Ivan Throne: Vox, do you advocate a white ethno-state? If so, what is the proper white homeland?
Vox Day: I wouldn’t say that I advocate for the white ethno-state so much as I see it as inevitable. First of all, white ethno-state is somewhat of a misnomer. White American is not the same as a European nationality. This is something that I have had to explain to a lot of white nationalists. White nationalism makes no sense in Europe because over here we have distinct white ethnic groups that are completely separate.
In the US, however, where the original American nation has been adulterated to the point that you have a generic white race, there you will see the same move towards homogeneity that we have traditionally seen throughout history. People tend to forget that homogenous nations do not spring into existence from the ground. They emerge from heterogeneous, multinational, multicultural empires. The US went from an Anglo-Protestant nation to a multinational, multicultural, multiracial empire. It was an empire that was imposed by force during the Civil War, and it will go the way of all empires. We are already seeing, in the American southwest, the rise of La Raza Cosmica, who want their own independent state in the southwest.
It’s going to be a mess. These situations are always a mess, but in terms of what is right or wrong, my tribe has its own reservation, and I support them having that reservation, and I don’t see any reason that self-identified white people should not have the same self-determination that the US has defended around the world for a hundred years.
Jack Murphy: That is a very interesting representation. I am a lifelong Democrat. I voted for Bill Clinton and proudly for Obama during the first election. I live in Washington DC, the bluest of all blue districts in the US. It is sort of a democratic ideal. I have come into the exploration of white identity politics from a belief that there is a feminist/Marxist overreach combined with intersectionality that has deemed victim culture here in the US as where we are. Every minority group, self-identified to some intersection, has become a victim. By virtue of them being a victim there must be a perpetrator. That perpetrator according to them is me. A straight white male. Russian Jewish and Catholic Irish, but that doesn’t matter. Through intersectionality I become the perpetrator of all evils in the Us.
This is my entre for identity politics. From there I explore why and how our people representing themselves in groups and based around identity functions. I explore the identities and advocacy that our people entertain. My perspective, as I explore new political groups after being abandoned by the democrats in their move to the left, the world shifts and the center passes me by and I find myself on the left. I must figure out where I fit into in this new reality. The term alt-right came up. From my perspective, the alt-right was exciting. It wasn’t stodgy and unappealing to a counterculture person. It wasn’t boring. I didn’t really understand or have any notion about its history. I began to explore with the perspective of “I am now the bad guy.” Just ten years ago, I was part of the “good team.” I was questioning how I would find my way in the future when being a straight white male in the US makes you the villain.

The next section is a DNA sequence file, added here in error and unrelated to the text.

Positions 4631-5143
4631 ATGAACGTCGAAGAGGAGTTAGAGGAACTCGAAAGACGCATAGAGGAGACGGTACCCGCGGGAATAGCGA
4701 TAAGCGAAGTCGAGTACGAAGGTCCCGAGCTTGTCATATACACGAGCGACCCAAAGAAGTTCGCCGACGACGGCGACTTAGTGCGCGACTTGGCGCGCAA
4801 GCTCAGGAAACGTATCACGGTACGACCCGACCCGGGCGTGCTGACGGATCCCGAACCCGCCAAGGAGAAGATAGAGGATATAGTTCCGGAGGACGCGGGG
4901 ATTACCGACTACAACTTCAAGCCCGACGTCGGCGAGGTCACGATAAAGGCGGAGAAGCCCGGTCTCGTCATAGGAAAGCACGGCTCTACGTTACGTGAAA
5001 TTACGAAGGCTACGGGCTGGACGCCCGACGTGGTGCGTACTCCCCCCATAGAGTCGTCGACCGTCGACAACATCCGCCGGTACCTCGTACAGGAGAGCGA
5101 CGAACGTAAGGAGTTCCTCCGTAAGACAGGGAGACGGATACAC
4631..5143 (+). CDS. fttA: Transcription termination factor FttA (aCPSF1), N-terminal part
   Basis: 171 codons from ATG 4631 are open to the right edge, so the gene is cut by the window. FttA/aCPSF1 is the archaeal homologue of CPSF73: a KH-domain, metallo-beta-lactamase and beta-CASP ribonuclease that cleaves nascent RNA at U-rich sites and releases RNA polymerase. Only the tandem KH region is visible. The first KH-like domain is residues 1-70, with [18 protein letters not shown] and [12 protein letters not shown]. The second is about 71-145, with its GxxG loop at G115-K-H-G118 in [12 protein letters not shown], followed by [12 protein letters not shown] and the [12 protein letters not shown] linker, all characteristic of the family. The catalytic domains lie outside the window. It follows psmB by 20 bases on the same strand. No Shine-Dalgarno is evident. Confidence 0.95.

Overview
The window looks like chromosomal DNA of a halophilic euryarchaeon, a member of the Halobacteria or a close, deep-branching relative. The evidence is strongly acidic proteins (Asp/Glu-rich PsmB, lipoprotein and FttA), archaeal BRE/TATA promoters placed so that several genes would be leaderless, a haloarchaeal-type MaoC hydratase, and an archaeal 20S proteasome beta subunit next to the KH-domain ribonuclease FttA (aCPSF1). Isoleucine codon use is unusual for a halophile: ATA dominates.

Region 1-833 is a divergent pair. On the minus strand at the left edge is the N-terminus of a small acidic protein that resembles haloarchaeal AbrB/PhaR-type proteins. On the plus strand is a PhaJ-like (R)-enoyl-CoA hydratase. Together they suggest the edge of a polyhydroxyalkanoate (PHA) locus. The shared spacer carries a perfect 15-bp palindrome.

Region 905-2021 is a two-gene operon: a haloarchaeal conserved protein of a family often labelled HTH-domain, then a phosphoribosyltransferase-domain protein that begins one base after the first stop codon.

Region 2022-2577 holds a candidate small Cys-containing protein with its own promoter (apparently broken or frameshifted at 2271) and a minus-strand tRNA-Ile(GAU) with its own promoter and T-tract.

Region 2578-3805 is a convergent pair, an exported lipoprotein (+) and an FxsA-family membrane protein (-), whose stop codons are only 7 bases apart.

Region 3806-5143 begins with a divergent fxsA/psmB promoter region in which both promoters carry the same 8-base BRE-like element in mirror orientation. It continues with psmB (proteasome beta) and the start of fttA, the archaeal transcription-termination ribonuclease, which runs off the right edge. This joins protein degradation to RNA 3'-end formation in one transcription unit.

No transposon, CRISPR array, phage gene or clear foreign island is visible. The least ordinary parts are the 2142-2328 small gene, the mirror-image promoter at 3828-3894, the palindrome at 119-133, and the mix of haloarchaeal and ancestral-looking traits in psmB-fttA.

This conversation is to me an exploration. The conversation I wanted to have with Spencer, who has been very vocal advocate for white amnesty by any means possible, was going to seek direct answers to the question of what means he wanted to use. For me, I am less concerned about theory, less concerned about broad subjects that are not really about what I am going to do today. How am I going to manage day to day?
Vox Day: Just so you understand, we are not talking about theory here.
There is nothing more pragmatic and realistic than what I am describing. What I am describing is about as optional as gravity. What has fundamentally changed is the US, and the reason that people like Richard Spencer and people who have long been completely ignored on the Right, people who were pushed out and pushed aside by William F. Buckley and the conservative movement. Those people saw this coming. Since 1965, when the Immigration and Naturalization Act was pushed through, the die was cast. Ever since 1965, the US has been on a clock, and the clock is running out of time. The clock has now run out.
What I mean by running out is this: it is only possible to have ideological or political disagreements when you have people who are more or less the same in identity. As the founder of Singapore, Lee Kuan Yew, said, in any multiracial state, all politics is identity. This is not a white thing, or a European thing. This is not even a right-wing thing. This is straightforward history and political science.
Someone like Richard, or some of the people who are out there more aggressively advocating for white nationalism, or whatever you want to call it, they are a symptom. Even your move to the right was a result of people hating you. They didn’t allow you into the party anymore. At the DNC, they kicked out a guy running for chairman because he was criticizing a Muslim. That, too, is identity politics. It doesn’t matter if you do not know your identity, you know you are different because they kicked you out.
This is all part of the same very large cyclical process. The end result of that process is, as the Alt-Right likes to say, diversity plus proximity equals war. And the end result of that process is ethnically homogenous ethno-states.